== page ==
The potential is, however, evident – or as Tesla CEO Elon Musk said at a Tesla event in Hong Kong in early 2016: “Hong Kong will be the city with the highest share of electric vehicles in the world and can therefore serve as a model for other cities with high population density on the way to a sustainable future.” In terms of new registrations, electric vehicles in Hong Kong accounted for 6.3% of all new registrations of private cars in 2019 (2 423 out of a total of 38 309 newly registered private cars). In order for this figure to increase, and especially for other forms of electric mobility such as electric commercial vehicles or electric ferries to be increasingly adopted, a number of elements must be addressed:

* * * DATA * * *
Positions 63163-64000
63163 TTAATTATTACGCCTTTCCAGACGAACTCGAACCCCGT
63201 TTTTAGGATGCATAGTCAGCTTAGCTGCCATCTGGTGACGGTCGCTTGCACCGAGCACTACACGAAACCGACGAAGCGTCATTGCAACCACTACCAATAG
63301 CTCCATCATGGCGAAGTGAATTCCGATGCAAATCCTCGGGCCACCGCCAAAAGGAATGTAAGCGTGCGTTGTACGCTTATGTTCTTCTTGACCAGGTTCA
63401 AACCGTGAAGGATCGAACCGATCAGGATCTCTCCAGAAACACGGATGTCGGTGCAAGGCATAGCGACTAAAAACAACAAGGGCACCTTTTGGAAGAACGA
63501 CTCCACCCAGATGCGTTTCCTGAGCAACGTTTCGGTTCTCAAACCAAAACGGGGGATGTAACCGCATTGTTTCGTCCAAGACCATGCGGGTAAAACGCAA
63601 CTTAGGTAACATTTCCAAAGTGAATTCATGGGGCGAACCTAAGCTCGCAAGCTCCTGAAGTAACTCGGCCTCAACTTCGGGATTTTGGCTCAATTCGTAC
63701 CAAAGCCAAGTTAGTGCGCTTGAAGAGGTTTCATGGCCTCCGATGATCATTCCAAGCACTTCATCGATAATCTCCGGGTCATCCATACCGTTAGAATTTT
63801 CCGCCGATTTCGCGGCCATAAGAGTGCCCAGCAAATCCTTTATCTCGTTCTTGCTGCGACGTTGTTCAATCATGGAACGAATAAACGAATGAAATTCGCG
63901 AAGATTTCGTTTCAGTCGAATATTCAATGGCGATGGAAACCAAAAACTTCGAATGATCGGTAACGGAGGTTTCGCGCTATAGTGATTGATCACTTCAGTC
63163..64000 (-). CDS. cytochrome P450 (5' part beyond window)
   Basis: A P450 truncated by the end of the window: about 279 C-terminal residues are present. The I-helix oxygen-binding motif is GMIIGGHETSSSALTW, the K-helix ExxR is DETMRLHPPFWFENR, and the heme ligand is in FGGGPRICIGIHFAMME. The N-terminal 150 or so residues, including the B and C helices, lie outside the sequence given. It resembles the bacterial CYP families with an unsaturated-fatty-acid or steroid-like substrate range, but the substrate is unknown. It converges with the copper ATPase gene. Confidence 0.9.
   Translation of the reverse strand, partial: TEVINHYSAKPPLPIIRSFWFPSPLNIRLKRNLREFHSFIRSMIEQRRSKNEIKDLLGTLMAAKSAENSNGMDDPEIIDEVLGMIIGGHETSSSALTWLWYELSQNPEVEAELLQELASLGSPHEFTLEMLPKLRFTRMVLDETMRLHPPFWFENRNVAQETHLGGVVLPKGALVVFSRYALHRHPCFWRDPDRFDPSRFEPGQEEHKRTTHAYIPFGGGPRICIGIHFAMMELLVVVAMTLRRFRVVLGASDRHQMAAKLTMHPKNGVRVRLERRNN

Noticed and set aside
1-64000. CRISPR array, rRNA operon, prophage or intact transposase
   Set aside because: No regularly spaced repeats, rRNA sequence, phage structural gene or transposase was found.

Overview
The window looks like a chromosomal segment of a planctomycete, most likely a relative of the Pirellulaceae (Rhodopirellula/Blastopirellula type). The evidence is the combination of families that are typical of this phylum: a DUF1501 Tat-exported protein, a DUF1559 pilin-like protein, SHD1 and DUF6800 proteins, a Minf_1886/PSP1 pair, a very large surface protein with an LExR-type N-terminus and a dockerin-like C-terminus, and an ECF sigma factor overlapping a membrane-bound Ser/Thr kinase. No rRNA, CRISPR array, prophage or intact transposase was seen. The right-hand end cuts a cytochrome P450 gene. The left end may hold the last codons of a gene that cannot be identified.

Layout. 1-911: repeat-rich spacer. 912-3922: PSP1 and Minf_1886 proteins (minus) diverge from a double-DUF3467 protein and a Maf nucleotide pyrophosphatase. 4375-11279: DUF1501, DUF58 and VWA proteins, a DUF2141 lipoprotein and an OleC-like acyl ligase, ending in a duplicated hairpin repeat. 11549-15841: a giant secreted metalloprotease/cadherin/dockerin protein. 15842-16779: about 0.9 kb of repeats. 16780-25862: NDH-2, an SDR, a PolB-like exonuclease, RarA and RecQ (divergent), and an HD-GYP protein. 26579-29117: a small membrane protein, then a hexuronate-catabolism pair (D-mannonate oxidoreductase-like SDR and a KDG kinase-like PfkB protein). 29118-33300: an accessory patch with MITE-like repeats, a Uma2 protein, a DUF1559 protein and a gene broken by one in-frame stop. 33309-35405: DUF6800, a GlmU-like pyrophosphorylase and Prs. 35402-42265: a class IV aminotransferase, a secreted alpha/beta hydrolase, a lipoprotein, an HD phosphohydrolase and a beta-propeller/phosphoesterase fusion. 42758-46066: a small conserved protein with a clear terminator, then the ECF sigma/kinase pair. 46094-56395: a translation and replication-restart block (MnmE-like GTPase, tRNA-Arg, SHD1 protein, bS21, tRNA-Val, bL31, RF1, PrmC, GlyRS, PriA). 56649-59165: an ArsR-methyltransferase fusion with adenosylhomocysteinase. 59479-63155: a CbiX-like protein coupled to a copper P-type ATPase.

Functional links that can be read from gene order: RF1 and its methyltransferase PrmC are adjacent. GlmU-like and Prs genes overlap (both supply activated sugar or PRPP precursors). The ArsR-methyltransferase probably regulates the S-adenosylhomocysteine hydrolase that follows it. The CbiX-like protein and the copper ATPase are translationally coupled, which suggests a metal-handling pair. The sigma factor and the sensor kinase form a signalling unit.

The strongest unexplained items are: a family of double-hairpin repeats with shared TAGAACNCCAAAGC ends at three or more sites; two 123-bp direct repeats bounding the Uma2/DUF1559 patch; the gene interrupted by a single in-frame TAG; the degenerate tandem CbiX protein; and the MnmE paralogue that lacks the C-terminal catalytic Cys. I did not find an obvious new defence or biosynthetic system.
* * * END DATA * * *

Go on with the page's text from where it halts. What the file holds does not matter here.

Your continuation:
Of the total 6 604 vehicles in the city’s public fleet, 224 are electric vehicles. By adapting the procurement guidelines in all departments, electric mobility could be given a priority – for example by introducing a principle that whenever a vehicle is being replaced, it must be switched to electric mobility / low CO2 alternatives wherever possible. Such a policy would have an additional positive side effect: the more electric vehicles are on the road, the greater the awareness and acceptance among the population and the business sector.